A Review of the Year: F1 – June, July & August

Part three of a review of the year (2013) in Formula One, following part one (January & February) and part two (March, April & May).

June 2013

Paul di Resta, Fernando Alonso and Mark Webber topped the three practice sessions prior to qualifying at the Canadian Grand Prix. Sebastian Vettel secured pole position ahead of Lewis Hamilton and an impressive Valtteri Bottas. Vettel went on to win the race.

Force India celebrated 100 GP at the Canadian Grand Prix.

A marshal was tragically killed after falling in front of a recovery truck picking up a stricken Sauber after the race.

Sebastian Vettel put an end to the increasing speculation that he would be moving to Ferrari in 2014. He signed a contract extension that will see him stay at Red Bull until the end of 2015 at least.

A date was set by the FIA’s International Tribunal for the case against Mercedes and Pirelli. Mercedes said: “We welcome the opportunity to explain the full facts of the Pirelli test in an open and transparent manner at the International Tribunal”. The hearing took place on June 20th.

The results of the International Tribunal saw Mercedes banned from the Young Driver Test and reprimanded, sharing the costs of the trial with Pirelli. The full findings can be found here.

The first driver to win a Formula One world championship race for Ferrari, Jose Froilan Gonzalez, passed away aged 90.

Lotus announced that they had sold 35% of the team to an investment company – Infinity Racing Partners Limited.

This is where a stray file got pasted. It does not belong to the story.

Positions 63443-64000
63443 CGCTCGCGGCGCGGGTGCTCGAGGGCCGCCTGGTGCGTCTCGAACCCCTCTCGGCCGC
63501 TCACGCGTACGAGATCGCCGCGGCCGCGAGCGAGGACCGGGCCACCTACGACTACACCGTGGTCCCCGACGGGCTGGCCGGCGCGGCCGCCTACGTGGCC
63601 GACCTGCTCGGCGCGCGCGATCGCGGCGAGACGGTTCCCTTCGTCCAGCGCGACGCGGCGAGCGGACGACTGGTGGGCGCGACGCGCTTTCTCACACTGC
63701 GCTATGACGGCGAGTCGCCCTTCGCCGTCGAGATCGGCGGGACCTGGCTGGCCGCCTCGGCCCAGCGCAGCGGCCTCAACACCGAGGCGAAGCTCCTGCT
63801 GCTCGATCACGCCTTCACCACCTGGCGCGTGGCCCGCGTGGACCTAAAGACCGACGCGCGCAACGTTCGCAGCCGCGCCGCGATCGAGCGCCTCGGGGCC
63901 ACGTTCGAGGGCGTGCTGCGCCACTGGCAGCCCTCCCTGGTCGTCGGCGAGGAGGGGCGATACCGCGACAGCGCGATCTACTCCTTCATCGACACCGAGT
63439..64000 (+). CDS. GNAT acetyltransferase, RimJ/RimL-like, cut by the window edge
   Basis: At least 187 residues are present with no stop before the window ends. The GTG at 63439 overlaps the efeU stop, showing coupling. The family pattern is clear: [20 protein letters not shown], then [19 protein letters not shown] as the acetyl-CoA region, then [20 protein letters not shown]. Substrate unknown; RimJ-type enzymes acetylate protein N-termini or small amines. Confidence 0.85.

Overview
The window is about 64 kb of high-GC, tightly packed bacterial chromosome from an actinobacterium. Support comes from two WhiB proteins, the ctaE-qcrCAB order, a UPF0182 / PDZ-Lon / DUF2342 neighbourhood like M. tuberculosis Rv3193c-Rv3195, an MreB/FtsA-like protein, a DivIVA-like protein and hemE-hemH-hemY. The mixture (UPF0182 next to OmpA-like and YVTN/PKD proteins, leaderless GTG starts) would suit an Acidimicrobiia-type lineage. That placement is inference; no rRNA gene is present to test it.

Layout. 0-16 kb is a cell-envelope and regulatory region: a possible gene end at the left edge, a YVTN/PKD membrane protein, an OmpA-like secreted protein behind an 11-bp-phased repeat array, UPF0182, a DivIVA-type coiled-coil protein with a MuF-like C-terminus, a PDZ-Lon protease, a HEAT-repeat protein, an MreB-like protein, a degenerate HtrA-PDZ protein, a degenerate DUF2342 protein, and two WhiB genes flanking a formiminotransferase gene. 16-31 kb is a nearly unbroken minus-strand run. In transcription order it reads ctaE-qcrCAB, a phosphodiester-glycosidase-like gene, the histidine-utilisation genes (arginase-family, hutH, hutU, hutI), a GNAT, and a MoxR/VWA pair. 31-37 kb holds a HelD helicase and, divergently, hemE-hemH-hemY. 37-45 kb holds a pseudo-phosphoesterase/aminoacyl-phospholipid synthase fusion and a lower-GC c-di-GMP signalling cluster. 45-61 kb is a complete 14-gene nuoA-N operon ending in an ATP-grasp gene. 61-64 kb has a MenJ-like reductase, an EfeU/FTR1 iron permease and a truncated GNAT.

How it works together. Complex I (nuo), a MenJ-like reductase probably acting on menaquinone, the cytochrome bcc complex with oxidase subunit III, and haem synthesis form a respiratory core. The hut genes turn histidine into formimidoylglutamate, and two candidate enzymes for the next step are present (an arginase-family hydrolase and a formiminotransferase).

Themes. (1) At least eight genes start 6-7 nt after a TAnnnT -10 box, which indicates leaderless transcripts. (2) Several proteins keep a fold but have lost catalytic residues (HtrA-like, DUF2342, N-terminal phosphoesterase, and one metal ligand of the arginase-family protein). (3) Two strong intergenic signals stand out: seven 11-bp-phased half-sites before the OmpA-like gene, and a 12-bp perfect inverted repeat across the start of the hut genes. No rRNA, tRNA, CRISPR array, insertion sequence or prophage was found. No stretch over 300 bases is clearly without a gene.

Renault revealed images of their 2014 Formula One engine. They also revealed that it was called Energy F1-2014.

Christian Horner received an OBE in the Queen’s birthday honours list.

Williams chose the British Grand Prix, the location of their first race win and their 100th race win, as the location of their celebrations for their 600th Grand Prix. Their actual 600th start was at the German Grand Prix in July.

Perhaps the biggest news of June, however, was Mark Webber’s announcement that he would be retiring from the sport at the end of 2013. Rumours had been rife surrounding his future and he announced at the end of June that he would be leaving Formula One and joining Porsche’s sportscar team in the World Endurance Championship.

Daniel Ricciardo and Nico Rosberg topped the first three practice sessions at the British Grand Prix. Lewis Hamilton took pole position but it was Rosberg who won the race. Mark Webber and Fernando Alonso both also finished on the podium.

July 2013

At the start of July Pirelli announced that Kevlar-belted tyres would be used at the German Grand Prix, with a new compound being introduced from the Hungarian Grand Prix onwards.

Lewis Hamilton and Sebastian Vettel topped practice ahead of qualifying for the German Grand Prix. Hamilton took pole position but Vettel won the race – his first race win in the month of July and his first home Grand Prix victory.